Will the Women’s March make a difference?

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Credit: Rachel Chang and Jenny Chang / The Foothill Dragon Press

Becka Shuere

Half a million people attended the Women’s March in Washington D.C. to advocate a wide range of issues, such as women’s rights, workers’ rights, immigration rights, LGBTQ+ rights and healthcare reform among many others; some of them issues that Trump has openly disparaged before.

It was and is a powerful statement of the fear and anger felt by many people at Donald Trump’s inauguration as president of America and a defiance of his statements, positions, and the policies he is therefore likely to enact. The plausibility he will give good on his promises was especially reinforced by his signing of the executive order defunding Planned Parenthood.

The Women’s March was not a march just for women, but for people of all races and identities. The march and its values belonged not just to Washington D.C. but to cities all over the country and all over the world. It was not merely an expression of unity in the U.S. but a phenomenon that had far reaching effects across the globe. People from all over the world from London, Britain to Nairobi, Kenya to Sydney, Australia participated in the march. Political scientists have determined that the demonstration is one of the largest single-day protests in U.S. history.

More importantly, will the momentum of the Women’s March endure with its volume of participants? Will it make a significant difference? The focus of the march, while emphasizing important policies, ranges widely from healthcare to women’s rights to environmental protection. Setting itself in opposition to most or all of Trump’s positions is not wrong, but the movement lacks focus. Without choosing a few issues to focus on, how can the protesters help the causes they advocate succeed? Through the Women’s March, protesters have simply voiced their objections, albeit loudly. The march is a statement, yes, but it does not create a lasting change. What will is the persistence to advocate these changes and see them through to the end.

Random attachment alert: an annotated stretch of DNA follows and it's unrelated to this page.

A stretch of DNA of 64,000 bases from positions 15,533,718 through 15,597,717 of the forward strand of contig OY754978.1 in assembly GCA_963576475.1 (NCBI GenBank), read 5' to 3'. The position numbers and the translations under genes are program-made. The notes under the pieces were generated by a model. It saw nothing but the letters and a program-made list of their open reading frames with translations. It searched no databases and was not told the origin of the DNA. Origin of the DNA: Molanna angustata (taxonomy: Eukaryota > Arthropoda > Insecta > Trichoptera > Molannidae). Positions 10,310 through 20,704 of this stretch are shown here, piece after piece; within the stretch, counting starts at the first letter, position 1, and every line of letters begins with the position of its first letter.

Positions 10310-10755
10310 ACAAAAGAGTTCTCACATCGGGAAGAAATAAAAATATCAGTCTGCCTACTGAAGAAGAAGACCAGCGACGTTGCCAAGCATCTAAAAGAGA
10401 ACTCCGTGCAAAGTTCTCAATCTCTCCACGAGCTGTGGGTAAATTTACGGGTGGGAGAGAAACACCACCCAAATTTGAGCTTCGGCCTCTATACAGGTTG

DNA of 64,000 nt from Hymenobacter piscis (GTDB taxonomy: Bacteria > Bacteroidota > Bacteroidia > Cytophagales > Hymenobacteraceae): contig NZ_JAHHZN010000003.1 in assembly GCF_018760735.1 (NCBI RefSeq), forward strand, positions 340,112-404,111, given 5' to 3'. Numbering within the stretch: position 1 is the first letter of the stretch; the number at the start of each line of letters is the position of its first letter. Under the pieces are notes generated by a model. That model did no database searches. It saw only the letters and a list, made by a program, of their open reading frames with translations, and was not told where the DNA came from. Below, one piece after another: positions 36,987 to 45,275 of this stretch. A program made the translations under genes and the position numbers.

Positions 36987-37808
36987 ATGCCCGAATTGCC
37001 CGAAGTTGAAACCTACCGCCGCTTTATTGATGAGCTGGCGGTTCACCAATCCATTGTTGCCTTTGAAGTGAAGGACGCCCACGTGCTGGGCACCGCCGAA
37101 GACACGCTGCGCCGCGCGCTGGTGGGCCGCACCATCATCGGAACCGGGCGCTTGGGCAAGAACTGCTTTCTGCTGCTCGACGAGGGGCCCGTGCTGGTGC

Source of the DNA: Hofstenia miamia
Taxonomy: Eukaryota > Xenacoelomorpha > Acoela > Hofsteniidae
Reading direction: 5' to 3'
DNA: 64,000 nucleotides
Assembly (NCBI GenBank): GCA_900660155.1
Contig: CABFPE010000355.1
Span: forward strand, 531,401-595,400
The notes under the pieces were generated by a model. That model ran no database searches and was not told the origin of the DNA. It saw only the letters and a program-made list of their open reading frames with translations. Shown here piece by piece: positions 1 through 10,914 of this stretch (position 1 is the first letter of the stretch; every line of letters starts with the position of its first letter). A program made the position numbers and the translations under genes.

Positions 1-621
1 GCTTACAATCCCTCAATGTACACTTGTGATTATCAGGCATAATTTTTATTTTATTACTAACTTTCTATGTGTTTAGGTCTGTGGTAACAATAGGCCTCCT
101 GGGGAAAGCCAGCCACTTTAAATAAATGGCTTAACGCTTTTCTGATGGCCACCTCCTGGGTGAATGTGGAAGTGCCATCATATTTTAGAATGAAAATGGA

Despite my criticisms, I believe the importance of the march is not to be underestimated. The event was a one-day event. Yet, it was an extraordinary affirmation of nationwide solidarity, and goes to show that we, the American people, exercising our right of peaceful assembly, will take a stand. We will not stand by passively if the policies passed by the government are abhorrent to us.

The preamble of the Constitution starts with “We, the people.” The march on Saturday reminded us of that. As America Ferrara said, “The president is not America, the [people] are.”

What do you think?